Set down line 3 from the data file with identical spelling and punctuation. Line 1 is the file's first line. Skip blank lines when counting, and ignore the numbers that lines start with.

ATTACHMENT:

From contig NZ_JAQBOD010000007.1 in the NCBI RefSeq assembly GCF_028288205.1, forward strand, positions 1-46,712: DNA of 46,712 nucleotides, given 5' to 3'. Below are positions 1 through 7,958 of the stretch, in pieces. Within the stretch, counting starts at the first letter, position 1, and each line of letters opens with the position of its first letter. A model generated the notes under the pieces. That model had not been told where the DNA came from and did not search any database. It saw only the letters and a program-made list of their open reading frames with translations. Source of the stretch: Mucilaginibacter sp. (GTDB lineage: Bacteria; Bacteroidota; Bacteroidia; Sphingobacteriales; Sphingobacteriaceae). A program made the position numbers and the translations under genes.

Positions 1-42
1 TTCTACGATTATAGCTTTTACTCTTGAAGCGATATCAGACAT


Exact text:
1 TTCTACGATTATAGCTTTTACTCTTGAAGCGATATCAGACAT